From coast to coast, the coronavirus is claiming yet another unexpected victim: reusable shopping bags.
Recently, the mayor of Kent, Washington, ordered her city to stop enforcing its single-use plastic bag ban. “This suspension of the enforcement of this ordinance will last until Mayor (Dana) Ralph withdraws the declaration of the state of emergency,” read a post on the mayor’s Facebook page.
The next night and on the opposite coast, New Hampshire Gov. Chris Sununu went even further, issuing an executive order requiring grocery stores and other retailers to “temporarily transition to use of single-use paper or plastic bags” and away from reusable shopping bags.
“Our grocery store workers are on the front lines of COVID-19, working around the clock to keep New Hampshire families fed,” Sununu said. “With identified community transmission, it is important that shoppers keep their reusable bags at home given the potential risk to baggers, grocers and customers.
“This Emergency Order directs all grocers and retail stores in the state to temporarily transition to only use new paper or plastic grocery bags provided by stores as soon as feasibly possible.”
In New York, state Sen. John Flanagan is calling for the state’s plastic-bag ban to be suspended, while Waterville, Maine, Mayor Nick Isgro wants to ban reusable shopping bags for 60 days.
“Whether it’s coronavirus that gets transferred or something else, we know scientifically these things are laden with germs because a lot of people just don’t clean them,” Isgro said.
And both Starbucks and Dunkin’ are refusing to serve customers using their reusable coffee cups as well, cups the companies spent millions in marketing to promote.
After years of anti-plastic activism, the risks from the coronavirus outbreak have put single-use plastics back on top.
Sununu’s decision came soon after the free-market Josiah Barlett Center released a report laying out available data connecting reusable cloth and vinyl bags and reusable water bottles with increased risks of spreading germs and, potentially, the coronavirus.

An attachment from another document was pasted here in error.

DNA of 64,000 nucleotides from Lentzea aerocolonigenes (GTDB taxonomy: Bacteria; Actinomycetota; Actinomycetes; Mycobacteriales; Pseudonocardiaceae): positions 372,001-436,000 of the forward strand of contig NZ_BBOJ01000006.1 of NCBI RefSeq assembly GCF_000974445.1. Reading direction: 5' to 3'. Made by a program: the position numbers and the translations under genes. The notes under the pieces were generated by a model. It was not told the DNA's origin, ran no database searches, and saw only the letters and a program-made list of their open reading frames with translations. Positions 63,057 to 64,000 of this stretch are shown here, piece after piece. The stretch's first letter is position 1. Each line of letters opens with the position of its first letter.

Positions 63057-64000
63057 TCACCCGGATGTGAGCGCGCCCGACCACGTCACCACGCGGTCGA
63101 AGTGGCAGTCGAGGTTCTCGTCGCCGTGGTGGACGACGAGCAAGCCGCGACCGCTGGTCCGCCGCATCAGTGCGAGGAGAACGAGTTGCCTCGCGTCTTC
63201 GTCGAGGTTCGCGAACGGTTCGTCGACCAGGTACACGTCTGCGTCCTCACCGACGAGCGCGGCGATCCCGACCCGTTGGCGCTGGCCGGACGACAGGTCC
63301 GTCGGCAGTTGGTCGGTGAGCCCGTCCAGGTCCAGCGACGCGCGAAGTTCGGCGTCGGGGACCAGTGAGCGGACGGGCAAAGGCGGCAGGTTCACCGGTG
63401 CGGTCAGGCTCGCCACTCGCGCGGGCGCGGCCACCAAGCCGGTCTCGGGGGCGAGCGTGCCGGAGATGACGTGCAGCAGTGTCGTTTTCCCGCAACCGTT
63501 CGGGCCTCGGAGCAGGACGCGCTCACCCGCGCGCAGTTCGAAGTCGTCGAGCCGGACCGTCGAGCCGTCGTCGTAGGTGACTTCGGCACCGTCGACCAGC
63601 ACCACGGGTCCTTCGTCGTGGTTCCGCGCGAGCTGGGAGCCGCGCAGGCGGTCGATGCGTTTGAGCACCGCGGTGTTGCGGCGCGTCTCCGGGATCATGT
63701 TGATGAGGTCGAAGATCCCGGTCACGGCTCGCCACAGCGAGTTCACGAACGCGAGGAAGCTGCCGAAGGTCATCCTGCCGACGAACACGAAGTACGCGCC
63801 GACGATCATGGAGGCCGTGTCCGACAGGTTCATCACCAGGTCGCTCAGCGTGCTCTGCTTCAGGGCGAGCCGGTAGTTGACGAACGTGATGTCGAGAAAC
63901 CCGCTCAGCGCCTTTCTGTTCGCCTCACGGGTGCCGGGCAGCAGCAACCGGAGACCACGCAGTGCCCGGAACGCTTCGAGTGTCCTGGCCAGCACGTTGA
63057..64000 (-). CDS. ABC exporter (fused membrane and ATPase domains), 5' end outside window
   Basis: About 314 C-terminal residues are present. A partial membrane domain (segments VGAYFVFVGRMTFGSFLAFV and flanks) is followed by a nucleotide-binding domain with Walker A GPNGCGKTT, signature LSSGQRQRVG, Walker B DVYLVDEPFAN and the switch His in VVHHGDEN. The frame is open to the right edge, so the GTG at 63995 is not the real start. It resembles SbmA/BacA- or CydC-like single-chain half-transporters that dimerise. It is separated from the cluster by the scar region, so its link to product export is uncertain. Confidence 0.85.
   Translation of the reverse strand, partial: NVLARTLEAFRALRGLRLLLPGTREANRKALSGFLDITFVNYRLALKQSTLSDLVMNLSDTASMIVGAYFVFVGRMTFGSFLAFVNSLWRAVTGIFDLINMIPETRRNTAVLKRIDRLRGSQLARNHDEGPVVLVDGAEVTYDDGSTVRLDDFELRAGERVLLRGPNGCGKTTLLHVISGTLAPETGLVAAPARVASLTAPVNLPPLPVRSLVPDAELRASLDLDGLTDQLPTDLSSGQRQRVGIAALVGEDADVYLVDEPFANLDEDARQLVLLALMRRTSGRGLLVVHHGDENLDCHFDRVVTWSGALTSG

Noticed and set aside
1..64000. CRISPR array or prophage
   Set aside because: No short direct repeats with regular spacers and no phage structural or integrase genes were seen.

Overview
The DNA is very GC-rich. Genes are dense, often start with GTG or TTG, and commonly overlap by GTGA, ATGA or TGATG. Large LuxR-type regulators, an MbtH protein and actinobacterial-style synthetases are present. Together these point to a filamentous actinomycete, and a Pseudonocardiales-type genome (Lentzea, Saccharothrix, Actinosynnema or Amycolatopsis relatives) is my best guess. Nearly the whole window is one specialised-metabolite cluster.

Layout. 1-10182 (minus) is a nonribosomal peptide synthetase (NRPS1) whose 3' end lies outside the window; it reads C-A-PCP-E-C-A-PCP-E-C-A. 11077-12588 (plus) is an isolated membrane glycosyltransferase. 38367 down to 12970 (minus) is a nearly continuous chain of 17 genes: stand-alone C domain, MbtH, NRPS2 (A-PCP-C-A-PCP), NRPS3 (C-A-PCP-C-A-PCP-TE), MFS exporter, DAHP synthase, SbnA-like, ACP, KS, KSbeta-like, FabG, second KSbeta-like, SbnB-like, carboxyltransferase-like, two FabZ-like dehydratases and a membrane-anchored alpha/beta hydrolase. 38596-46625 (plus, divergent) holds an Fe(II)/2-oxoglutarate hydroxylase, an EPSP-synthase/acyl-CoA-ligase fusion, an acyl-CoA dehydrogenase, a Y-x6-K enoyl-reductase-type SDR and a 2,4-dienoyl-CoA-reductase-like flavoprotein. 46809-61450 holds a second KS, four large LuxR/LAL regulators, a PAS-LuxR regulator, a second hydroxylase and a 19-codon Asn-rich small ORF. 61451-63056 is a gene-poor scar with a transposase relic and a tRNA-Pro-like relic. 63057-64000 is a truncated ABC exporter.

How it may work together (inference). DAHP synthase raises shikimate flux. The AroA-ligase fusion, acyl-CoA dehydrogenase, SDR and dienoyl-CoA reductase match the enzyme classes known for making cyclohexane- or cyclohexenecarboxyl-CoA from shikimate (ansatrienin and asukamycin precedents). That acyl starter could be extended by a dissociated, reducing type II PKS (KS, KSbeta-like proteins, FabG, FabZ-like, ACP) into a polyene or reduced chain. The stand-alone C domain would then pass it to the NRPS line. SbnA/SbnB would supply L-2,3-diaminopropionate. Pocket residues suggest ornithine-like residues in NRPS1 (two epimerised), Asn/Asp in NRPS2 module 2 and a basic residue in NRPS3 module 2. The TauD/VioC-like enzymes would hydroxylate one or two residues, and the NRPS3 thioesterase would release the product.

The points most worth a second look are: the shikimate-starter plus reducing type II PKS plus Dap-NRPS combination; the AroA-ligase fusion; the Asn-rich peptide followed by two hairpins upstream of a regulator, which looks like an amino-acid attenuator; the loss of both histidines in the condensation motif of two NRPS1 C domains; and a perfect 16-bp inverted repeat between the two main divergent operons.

The New Hampshire-based think tank reports multiple studies showing “reusable grocery bags have been shown to pose genuine health risks.”
The Bartlett Center linked a 2018 study by the Loma Linda University School of Public Health using a non-toxic norovirus surrogate sprayed on reusable shopping bags in a grocery store. “They found the virus surrogate everywhere — on food packages, fresh produce, cart handles, checkout touch screens and checkout clerks,” the Josiah Barlett Center reported.
And a 2012 study of San Francisco’s plastic bag ban found the city experienced a 25 percent increase in bacteria-related emergency room visits relative to neighboring counties that did not ban plastic bags.
“Ill-conceived bans on disposable containers such as plastic shopping bags, water bottles, to-go cups and straws need to be reconsidered along with the many other unnecessary and potentially dangerous regulations this outbreak is exposing,” said Andrew Cline, the Josiah Barlett Center’s executive director.
“Research clearly shows that poorly handled reusable shopping bags are like little Ubers for dangerous micro-organisms. Governor Sununu deserves credit for taking this public health risk seriously when other state and local elected officials would not.”
Some environmentalists are pushing back, arguing the risk of catching coronavirus from reusable shopping bags or coffee cups is less significant than the risks from global warming.
“We cannot forget and disregard the other big current challenges we are also currently facing,” Larissa Copello de Souza of Zero Waste Europe told the Wall Street Journal, citing climate change, waste and plastic production. “Promoting the use of reusables is certainly one of the greatest practices we have to address those issues.”
Setting aside the fact that multiple studies show reusables are responsible for more greenhouse gas emissions than single-use plastics, the ethos of the moment is that stopping coronavirus and protecting people from exposure are today’s top priority. And grocery store workers dealing with the rush of desperate customers looking for milk, bread and toilet paper are at particular risk.
“I heard from workers at the store who brought the concern directly to me and we acted quickly,” Sununu said. “So far it seems very well received.”
Michael Graham is political editor at InsideSources.com.